by Jane Roser
I’ve lived in the DC area for a plethora of years and have witnessed it’s cultural boom over the past decade, so when Forbes listed DC as “The Coolest City In America”, in part because of its large number of diverse, high quality music venues, I wasn’t the least bit surprised.
The Birchmere is one of our most historic and niftiest music halls and many legends have graced it’s stage over the years. Emmylou Harris, Iris DeMent, Merle Haggard and Steve Earle have all played here. Country singer/songwriter Sturgill Simpson was scheduled to open for Pokey LaFarge at The Birchmere in July, but had to postpone (I believe because he was touring with the Zac Brown Band at the time) and was rescheduled to headline his very own show August 19th. Now, to put this into perspective for you, Simpson was playing tiny listening rooms in DC barely even a year ago and is now not only headlining one of the top venues in the DC area, but sold it out. Fans were pleading on Twitter for tickets, the room was packed and Simpson was on fire, so let’s dig in, shall we?
Hailing from Baltimore and the frontman for The Bridge for ten years, musician Cris Jacobs kicked things off with a fun tune about the devil and Jesse James. Jacobs has a great stage presence and strong, inciting vocals. Jacobs really shone on his guitar solos and the audience loved him. My new friends, Roland and Kasey (another thing I love about the Birchmere, the tables are communal, so you meet the coolest people with like-minded taste in music. I learn a lot at these shows), commented that he sounded a lot like Ray LaMontagne as Jacobs told the audience, “I love coming here, some great mojo on this stage, that’s for sure.”
Jacobs continued with a lovely ballad: “through the silence a song can be born”, then picked up his custom-made cigar box guitar (Roland commented that it was a 3-string guitar with what looked like a rosewood fretboard and either an oak or maple neck) and played a blues number about misery and crying (because the blues ain’t about good times and puppies), then went right into an old blues tune called “Samson And Delilah” that the Grateful Dead made popular way back when. Jacobs picked up his acoustic guitar and finished with a song off his new album Songs for Cats And Dogs called “Be My Stars” which the audience loved and applauded for enthusiastically. Jacobs is next opening for Steve Winwood on six tour dates and I highly recommend you check him out.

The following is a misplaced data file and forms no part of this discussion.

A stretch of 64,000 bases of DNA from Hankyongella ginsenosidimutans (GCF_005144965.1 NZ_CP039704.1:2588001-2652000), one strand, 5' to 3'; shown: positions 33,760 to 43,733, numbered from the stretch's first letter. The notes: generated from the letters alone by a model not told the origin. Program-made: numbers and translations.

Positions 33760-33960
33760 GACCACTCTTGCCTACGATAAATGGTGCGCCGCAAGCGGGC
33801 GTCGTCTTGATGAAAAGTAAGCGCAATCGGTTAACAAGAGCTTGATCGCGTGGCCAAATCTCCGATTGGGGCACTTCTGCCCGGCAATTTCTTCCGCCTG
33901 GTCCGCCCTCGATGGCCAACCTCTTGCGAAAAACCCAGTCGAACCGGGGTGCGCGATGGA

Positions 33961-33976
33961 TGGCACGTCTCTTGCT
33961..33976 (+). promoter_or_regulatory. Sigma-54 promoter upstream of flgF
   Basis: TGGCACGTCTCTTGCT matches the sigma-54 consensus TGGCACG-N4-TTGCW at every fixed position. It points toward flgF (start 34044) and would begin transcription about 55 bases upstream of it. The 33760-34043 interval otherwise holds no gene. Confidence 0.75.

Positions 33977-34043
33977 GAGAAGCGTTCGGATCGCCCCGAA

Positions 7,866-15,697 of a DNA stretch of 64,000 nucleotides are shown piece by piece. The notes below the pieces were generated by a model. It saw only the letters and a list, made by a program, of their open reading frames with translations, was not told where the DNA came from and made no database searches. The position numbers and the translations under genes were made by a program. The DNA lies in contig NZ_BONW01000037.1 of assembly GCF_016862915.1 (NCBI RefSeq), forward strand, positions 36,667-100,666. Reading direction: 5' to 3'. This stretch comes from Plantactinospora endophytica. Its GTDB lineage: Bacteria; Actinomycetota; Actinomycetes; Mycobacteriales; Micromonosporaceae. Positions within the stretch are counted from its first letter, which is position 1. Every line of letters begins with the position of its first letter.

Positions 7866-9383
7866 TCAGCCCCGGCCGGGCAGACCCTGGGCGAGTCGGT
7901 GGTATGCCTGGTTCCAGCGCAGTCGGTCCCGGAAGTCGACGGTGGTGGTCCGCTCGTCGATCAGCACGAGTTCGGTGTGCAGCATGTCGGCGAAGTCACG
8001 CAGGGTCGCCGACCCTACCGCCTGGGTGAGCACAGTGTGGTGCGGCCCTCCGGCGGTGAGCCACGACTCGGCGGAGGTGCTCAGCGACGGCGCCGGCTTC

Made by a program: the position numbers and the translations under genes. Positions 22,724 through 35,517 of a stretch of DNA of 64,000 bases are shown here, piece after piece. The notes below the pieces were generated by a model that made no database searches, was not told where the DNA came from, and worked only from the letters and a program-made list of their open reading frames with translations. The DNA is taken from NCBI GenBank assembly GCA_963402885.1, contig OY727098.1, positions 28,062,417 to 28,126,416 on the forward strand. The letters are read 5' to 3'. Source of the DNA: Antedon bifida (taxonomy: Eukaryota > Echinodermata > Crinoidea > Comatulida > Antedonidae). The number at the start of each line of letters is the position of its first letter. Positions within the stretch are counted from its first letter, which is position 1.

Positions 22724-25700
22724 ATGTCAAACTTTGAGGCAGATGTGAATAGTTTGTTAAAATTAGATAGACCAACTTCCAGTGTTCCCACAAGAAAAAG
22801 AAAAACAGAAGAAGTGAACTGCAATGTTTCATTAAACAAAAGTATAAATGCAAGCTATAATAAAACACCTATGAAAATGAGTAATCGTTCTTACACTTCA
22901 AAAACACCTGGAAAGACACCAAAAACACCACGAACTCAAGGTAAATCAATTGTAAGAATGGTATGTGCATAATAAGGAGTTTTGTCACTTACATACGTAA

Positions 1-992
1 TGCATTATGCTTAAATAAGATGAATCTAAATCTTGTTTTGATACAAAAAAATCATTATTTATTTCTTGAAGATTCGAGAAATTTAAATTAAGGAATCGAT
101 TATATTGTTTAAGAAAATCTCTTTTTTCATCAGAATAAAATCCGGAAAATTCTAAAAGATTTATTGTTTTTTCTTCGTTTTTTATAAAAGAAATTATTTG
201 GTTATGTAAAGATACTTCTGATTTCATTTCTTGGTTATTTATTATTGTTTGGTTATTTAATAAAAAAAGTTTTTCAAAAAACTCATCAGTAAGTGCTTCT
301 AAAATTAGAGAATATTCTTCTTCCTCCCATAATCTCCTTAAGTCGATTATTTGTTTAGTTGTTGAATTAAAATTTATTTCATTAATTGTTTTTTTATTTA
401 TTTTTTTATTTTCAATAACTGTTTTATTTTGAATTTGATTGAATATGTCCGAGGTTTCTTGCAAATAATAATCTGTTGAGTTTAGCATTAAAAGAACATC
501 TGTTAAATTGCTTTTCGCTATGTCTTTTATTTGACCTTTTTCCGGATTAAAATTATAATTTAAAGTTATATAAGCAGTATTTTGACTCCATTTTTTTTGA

At this point, there’s a break for the next band to set up and the servers make a quick drive-by. Roland looked at our waitress and said, “I want to get ready for Sturgill. What do you have in a Bourbon?”
Simpson and his band walk on to hoots and hollers from the audience. “I said it last time and I’ll say it again, it’s a real honor to be on this stage. A lot of our heroes played here.”
Simpson opened with “Living The Dream” off his new album Metamodern Sounds In Country Music. Laur Joamets accompanied on electric and slide guitar wearing one of the funkiest cowboy hats I’ve seen in quite awhile.
Next up was “Some Days” from Sturgill’s debut full-length album High Top Mountain. This song has some of the best lyrics on here: “well some days you kill it and some days you just choke, some days you blast off and some days you just smoke. Well now maybe I do and maybe I don’t, everybody says they’ll be there but in the end y’all know they won’t.”
There’s also a verse about “playing the same old country songs” and the audience really went to town on that, because isn’t that sadly the state of a lot of country music today? So much of what you hear are dumbed down songs about tailgating, beer and pickup trucks. This is why artists such as Simpson are so refreshing, exciting and relevant. They write brilliant lyrics and deliver time and time again. Simpson is a classic in a modern age and is helping to lead the way in a sort of renaissance for country music.
“We’re gonna do an old Carter Stanley song for you now; he’s from this area [Stanley was from Dickenson County, VA]” Simpson played the beautiful tune “Medicine Springs”; it’s an intense song with wailing guitars and kick ass percussion.
“How about Mr. Laur on guitar? We call him Little Joe, among other things,” kids Simpson. Rounding out the band was Miles Miller on drums and Kevin Black on bass.
“Sitting Here Without You” from the first album was next and had a thrilling, energetic jam session that could only be described as holy shit good.
“We’ve been out most of this week playing with Zac Brown and it’s a great opportunity for us, but we play for only about 40 minutes and it takes us that long just to warm up,” laughs Simpson, “we’re going to play you some of my songs and some others-you can tell the difference. We’ll play some for the ladies, too; here’s one.” The band played “Water In A Well” and then, to my sheer delight, went into “Long White Line” which is a cover of a Buford Abner song and is a true, honest to God country tune. Months ago I interviewed Charlie Starr of Blackberry Smoke who was excited to tell me he’d been listening to Simpson’s new album and recognized this particular song as having been written by his great uncle, a founding member of The Swanee River Boys. Starr called Simpson up and they chatted for awhile about this song and it was just so cool to hear it live after hearing it’s history first-hand.
“Thank you very much,” said Simpson, “he also plays a pretty mean banjo, too. [referring to Joamets].”
“Poor Rambler” was next, which is a really cool tune played very, very fast.
“We love you Sturgill!” Someone shouted from my table. “We love you, too,” Simpson said, “every damn one of you.” “Here’s a Lefty Frizzell song for you. It’s been recorded or covered by just about every one of my heroes, so why not?”